Assignment Sample on HPDM070 Extreme Medicine Disaster Relief



The role of disaster management teams becomes more prominent when it comes to addressing critical health-related crises or disasters. In these events, the accountability and governance of the response teams determine the success rate of the operations and also helps in reducing the damage and number of casualties. The following study is based on the Assam floods that occurred in 2020 and helps in understanding the importance of accountability and the improvements in governments that could have been made. Furthermore, the importance of aid provided by the global community would also be taken into consideration and the way its inclusion could further improve the accountability and governance of the disaster response teams.

Strengthening accountability with global support

International aid and support from the global community can be highly beneficial for disaster management teams in terms of response that are provided to natural disasters such as the Assam floods in 2020 (Surampudi and Yarrakula, 2020). International interventions and support can be highly beneficial for the local disaster response teams in terms of receiving resources and funds that can effectively improve the overall performance and capabilities of the disaster response teams. For instance, a collaborative effort provided by the international community can effectively help in generating a large sum of funds, which can help the disaster management teams operated by the government and local authorities.

For instance, after the occurrence of the Assam floods in 2020 several issues and concerns were noted in the areas that were affected among these the prevalence of diseases such as dengue malaria and Japanese encephalitis increased subsequently. All these diseases were occurring due to the stagnant water, which became mosquito-breeding sites (Chetry, 2020). The government and the local team that were responsible for handling the relief services started undertaking awareness campaigns that can help locals get rid of the stagnant water that had accumulated in several places. However, the number of people getting affected due to these diseases started increasing and the treatment of the patients was also hindered and affected due to the fear of the covid-19 pandemic that was also on A rise during that period of time (Wasson et al. 2020).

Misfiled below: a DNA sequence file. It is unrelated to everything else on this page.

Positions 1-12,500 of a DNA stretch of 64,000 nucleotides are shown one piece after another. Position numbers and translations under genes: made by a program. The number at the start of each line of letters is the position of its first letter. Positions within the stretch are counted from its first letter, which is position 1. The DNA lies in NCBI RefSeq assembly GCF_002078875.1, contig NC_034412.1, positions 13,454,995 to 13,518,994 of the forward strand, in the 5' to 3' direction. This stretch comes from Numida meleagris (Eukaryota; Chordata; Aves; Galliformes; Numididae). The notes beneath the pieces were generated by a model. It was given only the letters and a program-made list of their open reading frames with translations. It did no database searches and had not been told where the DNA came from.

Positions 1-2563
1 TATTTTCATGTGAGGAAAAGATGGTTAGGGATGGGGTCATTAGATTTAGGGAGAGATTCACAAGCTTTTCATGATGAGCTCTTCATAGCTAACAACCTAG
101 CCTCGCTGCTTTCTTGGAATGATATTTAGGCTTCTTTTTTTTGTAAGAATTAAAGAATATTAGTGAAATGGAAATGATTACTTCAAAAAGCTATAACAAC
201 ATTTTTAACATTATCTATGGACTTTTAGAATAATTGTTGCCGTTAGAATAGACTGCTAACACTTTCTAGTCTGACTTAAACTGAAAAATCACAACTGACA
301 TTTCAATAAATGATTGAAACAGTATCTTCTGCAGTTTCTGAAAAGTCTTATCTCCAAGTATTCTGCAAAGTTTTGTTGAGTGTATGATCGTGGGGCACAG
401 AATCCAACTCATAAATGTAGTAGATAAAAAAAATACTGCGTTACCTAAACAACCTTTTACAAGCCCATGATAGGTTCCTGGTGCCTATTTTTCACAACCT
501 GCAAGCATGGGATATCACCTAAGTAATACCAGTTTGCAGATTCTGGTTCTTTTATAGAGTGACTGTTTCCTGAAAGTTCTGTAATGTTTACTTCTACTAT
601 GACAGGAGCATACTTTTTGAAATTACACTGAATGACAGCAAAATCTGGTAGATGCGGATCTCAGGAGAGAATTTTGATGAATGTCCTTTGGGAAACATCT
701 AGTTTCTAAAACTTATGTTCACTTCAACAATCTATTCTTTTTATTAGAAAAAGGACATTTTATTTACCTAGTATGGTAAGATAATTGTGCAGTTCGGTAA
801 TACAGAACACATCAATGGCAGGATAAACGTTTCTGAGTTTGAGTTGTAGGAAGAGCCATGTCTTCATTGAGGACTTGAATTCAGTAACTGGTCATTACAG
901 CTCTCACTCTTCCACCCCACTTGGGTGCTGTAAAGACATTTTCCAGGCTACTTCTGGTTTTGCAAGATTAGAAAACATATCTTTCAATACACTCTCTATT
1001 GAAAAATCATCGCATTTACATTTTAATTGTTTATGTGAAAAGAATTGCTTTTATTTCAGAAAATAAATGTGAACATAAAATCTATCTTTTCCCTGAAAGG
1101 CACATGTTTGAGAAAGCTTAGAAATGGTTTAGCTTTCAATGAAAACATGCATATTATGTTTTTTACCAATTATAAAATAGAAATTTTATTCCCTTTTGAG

In this regard, the accountability of the authorities turned out to be an important area of concern as several hospitals did not know which issued to pay more attention to between covid-19 for the mosquito-borne diseases that were occurring after the floods. Hence, irresponsible behaviour from the authorities that were responsible for treating the patients was noticed quite frequently. For instance, hospitals and relief care centres restricted the admission of patients fearing they were suffering from covid-19.

After the Assam floods, the number of Covid-19 patients in the state increased to 200,000 and this was mostly due to the fact that the floods created havoc in the area and the disaster response team were unable to contain the damages. There were also locals who were not willing to relocate to relief camps for treatment and support and this greatly hindered the relief operations (Huff post, 2020).

Therefore, it can also be identified that the relief operations teams that were located in the area were not able to respond to all the issues that were talking and this increases their accountability in terms of responding to the crisis. Since the relief operations were being addressed to thousands of people who wear affected due to the floods there were several instances that might have not been reported to the authorities in terms of the lack of capabilities of the team’s responding to the crisis. This increase unethical practices and lack of expertise in terms of providing relief to the people affected in the area. A sum of ₹3.46 billion was announced by the government however the way these funds were sued was not disclosed to the public (The diplomat, 2020).